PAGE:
Perhaps it’s easier for a gay reader to assume such scenes in my books are intended to be sexual because, unlike a heterosexual male, who is most likely repulsed by the idea of butt fucking (as depicted in Deliverance), gay men generally expect it to be a positive experience. Look at it from the reverse perspective. A gay man watching I Spit on Your Grave is not likely to see the rape scene as sexual at all, but the protective anonymity of internet message boards shows time and again that there are heterosexual men who do find it stimulating. Does that mean they are sick individuals, or does it mean that horror is succeeding in making them uncomfortable about the darkness within themselves? Maybe that’s why the sex in my books unnerves gay readers; it makes them contemplate what they never had to when female T&A was being splashed needlessly across the screen through twelve Jason movies.
Either way, whether sex is in place to arouse or to disturb, of all people to express distaste in its presence I never imagined it would be gay men. Could it be true? Straight male horror fans are more in touch with their sexual selves than gay horror fans? Was I going about writing gay horror all wrong?
Thankfully, for every comment about the supposed unnecessary sex in my writing, there is appreciation of it. It was nice to have someone tell me that my story “Woof!” proved to be the first time werewolves made him hot. I often get nods for writing horror stories that feature piggish, hairy, burly bears instead of vanilla, smooth, pretty boys. Not all gay men want sex in their horror, but there are definitely those who aren’t complaining. Still, it’s hard to find the community of gay sex and horror lovers. General horror message boards aren’t bringing them out of the closet. I began to wonder just how niche the market was for my writing.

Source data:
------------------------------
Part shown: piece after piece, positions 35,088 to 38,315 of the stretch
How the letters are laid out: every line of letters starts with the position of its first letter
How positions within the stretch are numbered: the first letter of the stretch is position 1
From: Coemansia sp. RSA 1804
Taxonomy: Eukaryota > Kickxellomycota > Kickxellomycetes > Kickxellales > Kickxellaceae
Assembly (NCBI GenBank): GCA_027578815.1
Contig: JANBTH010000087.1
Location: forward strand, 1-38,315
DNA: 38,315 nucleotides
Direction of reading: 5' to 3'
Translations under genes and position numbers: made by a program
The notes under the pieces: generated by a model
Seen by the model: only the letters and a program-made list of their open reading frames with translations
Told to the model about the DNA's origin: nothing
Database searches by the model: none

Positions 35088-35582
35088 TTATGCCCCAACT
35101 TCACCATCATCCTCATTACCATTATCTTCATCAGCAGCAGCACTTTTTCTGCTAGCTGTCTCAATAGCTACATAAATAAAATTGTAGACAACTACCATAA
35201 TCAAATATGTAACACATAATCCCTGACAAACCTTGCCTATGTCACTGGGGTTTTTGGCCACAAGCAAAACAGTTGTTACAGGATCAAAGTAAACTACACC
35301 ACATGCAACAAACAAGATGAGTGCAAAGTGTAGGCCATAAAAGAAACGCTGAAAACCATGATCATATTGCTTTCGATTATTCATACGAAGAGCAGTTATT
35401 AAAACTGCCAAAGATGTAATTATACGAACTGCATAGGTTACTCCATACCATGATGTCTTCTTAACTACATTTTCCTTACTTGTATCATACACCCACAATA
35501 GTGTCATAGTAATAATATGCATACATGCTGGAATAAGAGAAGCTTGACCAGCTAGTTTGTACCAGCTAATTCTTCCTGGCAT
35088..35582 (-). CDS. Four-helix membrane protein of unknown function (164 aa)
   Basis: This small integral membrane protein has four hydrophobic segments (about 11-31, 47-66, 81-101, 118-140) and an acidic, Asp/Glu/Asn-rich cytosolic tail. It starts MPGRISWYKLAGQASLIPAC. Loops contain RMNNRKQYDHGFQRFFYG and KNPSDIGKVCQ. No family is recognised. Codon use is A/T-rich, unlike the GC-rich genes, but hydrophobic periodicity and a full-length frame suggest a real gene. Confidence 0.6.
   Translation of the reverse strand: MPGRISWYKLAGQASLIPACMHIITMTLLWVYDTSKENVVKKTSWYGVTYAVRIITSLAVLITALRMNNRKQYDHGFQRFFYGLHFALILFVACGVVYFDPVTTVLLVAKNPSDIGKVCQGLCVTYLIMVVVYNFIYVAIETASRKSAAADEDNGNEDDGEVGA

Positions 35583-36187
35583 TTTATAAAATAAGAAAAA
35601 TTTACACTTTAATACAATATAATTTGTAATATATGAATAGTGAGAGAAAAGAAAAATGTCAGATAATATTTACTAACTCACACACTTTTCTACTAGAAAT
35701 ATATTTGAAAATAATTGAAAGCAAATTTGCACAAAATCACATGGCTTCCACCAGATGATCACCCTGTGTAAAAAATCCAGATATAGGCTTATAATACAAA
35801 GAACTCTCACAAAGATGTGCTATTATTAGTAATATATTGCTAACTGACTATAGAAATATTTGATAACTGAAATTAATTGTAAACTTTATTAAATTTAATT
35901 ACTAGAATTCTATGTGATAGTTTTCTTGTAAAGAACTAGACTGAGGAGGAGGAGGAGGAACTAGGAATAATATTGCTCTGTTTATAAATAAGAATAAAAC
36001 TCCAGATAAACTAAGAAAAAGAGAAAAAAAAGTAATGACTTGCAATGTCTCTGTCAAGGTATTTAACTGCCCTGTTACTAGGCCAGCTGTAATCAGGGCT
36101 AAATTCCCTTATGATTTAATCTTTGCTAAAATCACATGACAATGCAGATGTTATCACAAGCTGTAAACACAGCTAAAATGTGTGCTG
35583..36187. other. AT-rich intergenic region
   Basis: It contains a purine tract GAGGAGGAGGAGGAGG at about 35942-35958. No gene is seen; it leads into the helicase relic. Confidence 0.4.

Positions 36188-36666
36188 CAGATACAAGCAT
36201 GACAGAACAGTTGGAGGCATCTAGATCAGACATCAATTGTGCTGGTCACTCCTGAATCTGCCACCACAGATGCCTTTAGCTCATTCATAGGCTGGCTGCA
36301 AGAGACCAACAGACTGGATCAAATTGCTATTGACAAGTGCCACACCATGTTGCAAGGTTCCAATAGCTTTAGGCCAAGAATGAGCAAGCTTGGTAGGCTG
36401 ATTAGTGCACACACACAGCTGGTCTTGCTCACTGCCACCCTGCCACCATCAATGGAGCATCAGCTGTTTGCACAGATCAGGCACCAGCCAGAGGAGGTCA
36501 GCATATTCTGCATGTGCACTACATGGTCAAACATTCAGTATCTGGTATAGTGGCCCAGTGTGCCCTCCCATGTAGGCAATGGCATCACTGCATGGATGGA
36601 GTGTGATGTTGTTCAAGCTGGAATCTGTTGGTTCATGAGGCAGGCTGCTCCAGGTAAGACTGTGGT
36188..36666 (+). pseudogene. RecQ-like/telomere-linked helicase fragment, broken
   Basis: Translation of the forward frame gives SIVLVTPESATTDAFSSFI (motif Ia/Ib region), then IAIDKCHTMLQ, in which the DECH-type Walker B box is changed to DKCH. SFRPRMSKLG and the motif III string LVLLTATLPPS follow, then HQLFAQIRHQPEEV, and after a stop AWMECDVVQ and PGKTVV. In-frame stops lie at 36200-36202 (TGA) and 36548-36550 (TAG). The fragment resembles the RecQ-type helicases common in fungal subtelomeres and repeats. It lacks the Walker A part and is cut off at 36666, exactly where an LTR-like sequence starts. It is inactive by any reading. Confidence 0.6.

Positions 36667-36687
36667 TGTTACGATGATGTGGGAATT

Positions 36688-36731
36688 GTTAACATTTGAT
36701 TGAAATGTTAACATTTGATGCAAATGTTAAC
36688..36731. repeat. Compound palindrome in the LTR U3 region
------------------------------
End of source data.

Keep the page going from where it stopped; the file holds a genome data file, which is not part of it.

Then a friend turned me on to a Greenwich Village bear establishment called Rockbar NYC, where a couple of horror-loving gay guys hold a horror trivia night a few times a year. Before I know it, I’m co-hosting the trivia night and doing a reading/signing of my books. I had a blast. Here was a bar full of gay men who could answer the question: How many people did Cujo kill? That night, my erotic horror anthologies were bought and given away as prizes. But did that mean gay horror lovers would actually like them? I didn’t know.
With the release of Combustion the first in my Comfort Cove gay horror series, I returned to Rockbar NYC and something wonderful happened. What was clearly a regular crowd at horror trivia night remembered me as much as I remembered them. And they had actually delved into my books. I witnessed one friend tell a couple that when he read my novella Zombied Out, he pictured them as the bear couple in the book. Another reader told me that whenever anyone peruses his bookshelves, their eyes are drawn immediately to my books. Yet another horror fan told me that he won my book in the trivia contest the first time I was there, loved it, and read it out loud to his adora-bear hubby. He specifically referenced my story “Monstrosity” about a man suffering from a case of “gargantuanism.” He said the ending was horrific—but readily admitted that he also thought it was so hot he took care of business to it more than once. Good news for him. That huge man becomes a main character in the novels in my Comfort Cove series.
And there it was. Evidence that my kind of gay erotic horror fan is out there. I’d been in contact with one occasionally over the internet, but to be in a bar full of them was not only an honor…it was hot as hell. And so I created Boys, Bears & Scares, dedicated to everything gay horror, from movies and books to art and graphic novels. Doing so has connected me to lovers of gay horror, from the men who create it to fans who devour it. It’s a place where gay horror fans can find an exhaustive and ever-growing list of what’s out there. And in the years since I launched the site, it’s a thrill to see how many other sites, social media accounts, and podcasts have popped up focusing on horror from an LGBTQ perspective.